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Depressed individuals tend to assign internal, stable, and global causes to negative events. The present study investigated the specificity of this effect to depression and compared depressive attributional styles of individuals with major depression (MD), post-traumatic stress disorder (PTSD), and healthy controls. We indexed attributional style using the depressive attributions questionnaire in 164 participants. Additionally, we assessed appraisals characteristic of PTSD using the post-traumatic cognitions inventory (PTCI), depressive rumination, trauma history, and depression and PTSD symptom severity. Individuals with MD endorsed a depressive attributional style to a greater extent than both individuals with PTSD, who were not depressed, and healthy controls. Depressive attributional style was associated with the severity of depressive and PTSD symptoms, number and distress of traumatic experiences, frequency of rumination, and post-traumatic cognitions. Depressive attributions and PTCI appraisals independently predicted MD and PTSD symptom severity. They may thus be useful in predicting MD and PTSD, and should be targeted in psychological treatments of these conditions.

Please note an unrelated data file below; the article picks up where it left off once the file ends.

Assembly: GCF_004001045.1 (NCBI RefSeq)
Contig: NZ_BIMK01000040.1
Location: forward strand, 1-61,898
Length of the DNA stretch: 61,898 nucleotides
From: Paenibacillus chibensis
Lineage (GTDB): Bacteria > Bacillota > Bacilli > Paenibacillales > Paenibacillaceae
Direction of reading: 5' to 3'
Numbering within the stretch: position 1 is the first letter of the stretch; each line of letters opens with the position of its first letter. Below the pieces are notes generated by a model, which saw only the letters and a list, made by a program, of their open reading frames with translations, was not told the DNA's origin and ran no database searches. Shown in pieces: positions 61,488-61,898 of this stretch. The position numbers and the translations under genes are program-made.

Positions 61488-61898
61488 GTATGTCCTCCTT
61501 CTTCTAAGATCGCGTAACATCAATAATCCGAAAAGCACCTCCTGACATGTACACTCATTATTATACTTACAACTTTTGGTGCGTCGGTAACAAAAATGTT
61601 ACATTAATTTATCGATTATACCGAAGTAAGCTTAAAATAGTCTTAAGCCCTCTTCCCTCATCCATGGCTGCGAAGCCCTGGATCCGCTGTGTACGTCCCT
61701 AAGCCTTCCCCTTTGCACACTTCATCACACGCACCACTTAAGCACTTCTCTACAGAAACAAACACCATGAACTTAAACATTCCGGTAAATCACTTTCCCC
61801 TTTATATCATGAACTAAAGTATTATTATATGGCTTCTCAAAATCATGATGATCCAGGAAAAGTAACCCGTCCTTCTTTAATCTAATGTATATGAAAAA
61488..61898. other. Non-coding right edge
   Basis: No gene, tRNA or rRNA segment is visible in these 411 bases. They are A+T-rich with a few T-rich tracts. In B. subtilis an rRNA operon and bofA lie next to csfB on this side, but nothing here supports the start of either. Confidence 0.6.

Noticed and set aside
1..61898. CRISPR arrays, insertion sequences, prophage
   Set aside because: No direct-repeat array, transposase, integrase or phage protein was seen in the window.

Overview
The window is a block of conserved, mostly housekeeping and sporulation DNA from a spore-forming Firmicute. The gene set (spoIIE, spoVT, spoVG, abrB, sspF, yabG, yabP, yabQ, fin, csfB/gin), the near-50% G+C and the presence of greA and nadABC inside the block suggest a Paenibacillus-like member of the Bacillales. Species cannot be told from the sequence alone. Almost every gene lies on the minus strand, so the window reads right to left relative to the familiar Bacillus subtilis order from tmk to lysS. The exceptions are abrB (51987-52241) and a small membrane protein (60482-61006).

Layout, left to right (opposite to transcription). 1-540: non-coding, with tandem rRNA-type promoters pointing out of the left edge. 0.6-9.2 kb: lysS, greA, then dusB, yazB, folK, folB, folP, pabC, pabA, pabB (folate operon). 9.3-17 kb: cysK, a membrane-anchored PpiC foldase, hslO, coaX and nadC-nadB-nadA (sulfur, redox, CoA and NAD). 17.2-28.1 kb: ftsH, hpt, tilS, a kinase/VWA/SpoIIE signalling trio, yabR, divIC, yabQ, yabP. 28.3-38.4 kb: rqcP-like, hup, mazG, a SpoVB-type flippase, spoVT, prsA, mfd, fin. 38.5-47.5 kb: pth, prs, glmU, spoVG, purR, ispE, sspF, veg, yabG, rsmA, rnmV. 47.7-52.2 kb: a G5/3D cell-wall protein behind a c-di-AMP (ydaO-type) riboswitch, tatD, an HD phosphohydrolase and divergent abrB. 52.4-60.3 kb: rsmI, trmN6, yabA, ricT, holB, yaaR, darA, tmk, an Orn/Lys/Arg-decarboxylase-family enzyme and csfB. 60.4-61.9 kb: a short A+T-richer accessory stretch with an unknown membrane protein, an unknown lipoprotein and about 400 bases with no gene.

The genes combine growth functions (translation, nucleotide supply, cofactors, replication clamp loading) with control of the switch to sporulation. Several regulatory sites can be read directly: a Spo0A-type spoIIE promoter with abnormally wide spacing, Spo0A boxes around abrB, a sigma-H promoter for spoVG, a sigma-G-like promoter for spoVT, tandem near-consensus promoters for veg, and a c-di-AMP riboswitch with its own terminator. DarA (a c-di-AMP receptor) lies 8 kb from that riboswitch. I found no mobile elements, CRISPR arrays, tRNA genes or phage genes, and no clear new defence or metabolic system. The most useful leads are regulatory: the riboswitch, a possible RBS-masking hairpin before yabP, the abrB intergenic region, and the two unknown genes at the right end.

Original publication




Journal article


Cognit Ther Res

Publication Date





731 - 739